Easy Cast Iron Skillet Biscuits
If you've never tried making skillet biscuits before, here's your chance! They're easy and delicious!
Is there anything better than light, fluffy, buttery biscuits being served right out of the oven? The answer is "no!" Well, we think they're just a little bit better when they're served out of a cast iron skillet. That's why we've brought you this scrumptious recipe that you can use to impress your family and friends (and, of course, yourself!).
These light and fluffy biscuits make the perfect breakfast. Top them with fresh butter and a spoonful of jam, or ladle on your favorite hearty sausage gravy. Whether you're looking for a lighter meal, or a dish that's rich enough to feed a cowboy, these biscuits deserve a home on your table.
Did we mention they're also amazing with dinner? These show-stopping skillet biscuits will impress your dinner guests. They also make the perfect pair with hearty beef stew, crispy fried chicken, or honey baked ham, or just about any other Southern-inspired menu you put together. We're getting hungry just thinking about it!
We hope you're out of excuses for not making these delicious cast iron skillet bisuits. But just in case, here's even more information about this recipe to put your mind at ease.
What do I do if I don't have buttermilk?
It's easy to make skillet biscuits without buttermilk. All you need to do is whip up a batch of DIY buttermilk using milk and vinegar. Combine 1 cup of milk with 1 tablespoon of vinegar or lemon juice. Let it sit for 10 minutes, and voila!
Can I make these skillet biscuits while camping?
Yes! These skillet biscuits are the perfect camping recipe! You don't need a stove to make them if you have a good camp fire. Check out our guide to Campfire Cooking 101 for even more ideas.
How do you get biscuits to brown on top?
This recipe produces perfectly browned biscuits. The secret? We use a high oven temperature and add melted butter to the top of the biscuits before baking. Butter browns easily during cooking, and the extra heat helps achieve that golden-brown biscuit perfection!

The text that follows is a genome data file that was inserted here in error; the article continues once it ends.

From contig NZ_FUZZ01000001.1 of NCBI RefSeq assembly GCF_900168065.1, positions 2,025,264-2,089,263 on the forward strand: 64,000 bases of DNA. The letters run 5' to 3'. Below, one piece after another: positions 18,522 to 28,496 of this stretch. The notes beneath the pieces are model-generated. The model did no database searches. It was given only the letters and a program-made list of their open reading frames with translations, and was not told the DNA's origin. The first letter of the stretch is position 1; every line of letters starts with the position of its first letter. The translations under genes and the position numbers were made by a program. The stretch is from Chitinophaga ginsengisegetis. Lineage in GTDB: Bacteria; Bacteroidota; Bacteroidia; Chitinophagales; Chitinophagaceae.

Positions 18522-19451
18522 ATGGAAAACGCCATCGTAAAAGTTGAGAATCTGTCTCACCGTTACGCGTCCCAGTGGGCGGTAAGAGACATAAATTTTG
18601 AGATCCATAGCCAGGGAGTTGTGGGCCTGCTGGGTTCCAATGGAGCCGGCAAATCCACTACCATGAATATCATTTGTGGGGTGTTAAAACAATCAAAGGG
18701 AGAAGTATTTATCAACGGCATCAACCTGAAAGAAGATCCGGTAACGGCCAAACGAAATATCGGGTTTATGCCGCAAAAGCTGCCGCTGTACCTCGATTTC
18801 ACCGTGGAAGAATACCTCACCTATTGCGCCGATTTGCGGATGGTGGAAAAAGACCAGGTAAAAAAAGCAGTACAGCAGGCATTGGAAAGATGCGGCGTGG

Easy Cast Iron Skillet Biscuits
Preparation Time20 min
Cooking Time18 min
- 2 cups all-purpose flour (or a 50/50 blend of all-purpose flour and whole wheat flour)
- 1 1/2 tablespoon sugar
- 3 teaspoons baking powder
- 1 teaspoon salt
- 1/8 teaspoon baking soda
- 2 tablespoons soft butter
- 2 tablespoons shortening (or you may substitute 2 tablespoon butter for shortening)
- 1 1/4 cup buttermilk
- 2 tablespoons melted butter
- 1 cup all-purpose flour
Find more easy to make recipes in our collection: 25 Best Bisquick Recipes
Preheat your oven to 475 degrees F.
In a mixing bowl, stir together the flour, sugar, baking powder, salt, and baking soda with a whisk.
With a pastry blender, or your hands, cut in the butter and shortening into the flour mixture until the butter/shortening is about the size of peas.
Add the buttermilk to the mixture and stir just until combined. Allow this to sit for 3 minutes.
In a separate bowl, place your additional 1 cup of flour. Using an ice cream scoop, or a 1/4 cup measuring cup, drop 1 scoop of biscuit mixture into the flour. Gently toss the biscuit in the flour and scoop the biscuit up from the bottom with your fingers. Lightly shake off the excess flour. Place the biscuit in a greased 10-inch cast iron skillet or cake pan.
Continue with the other biscuits until you have about 10 biscuits. Pour the additional 2 tablespoons of melted butter over the biscuits. Bake for 16-18 minutes.
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Tips for Making Extra Flaky Biscuits
Looking to make extra flaky biscuits? Then check out these tips below. Much like any other baking recipes, there's definitely a science to making biscuits the right temperature.
Basically, making a flaky biscuits means making a lighter dough. This means giving the dough room to rise, avoiding adding too many wet ingredients, and handling the dough correctly.
1. Don't crowd the pan too much!
It can be tempting to cook as many biscuits as you can at a time. You want to make sure the biscuits have room to grow. Biscuits that are bigger, lighter, and fluffier will be flakier than those that are dense due to overcrowding.
2. Don't add too much buttermilk.
It's much easier to add more if you need it. Biscuit dough that is too wet or sloppy won't be as flaky as a perfectly portioned dough.
3. Use a sharp biscuit cutter or utensil.
If you're pushing down and compacting the dough, it will end up being a dense biscuit which will not be as flaky.
4. Use frozen dough!
Surprisingly enough, cooking with frozen dough yields a flakier and lighter biscuit.
Find more tips for making flaky biscuits from Rebecca over at FoodwithFamily.com!
What's your favorite topping for homemade biscuits?
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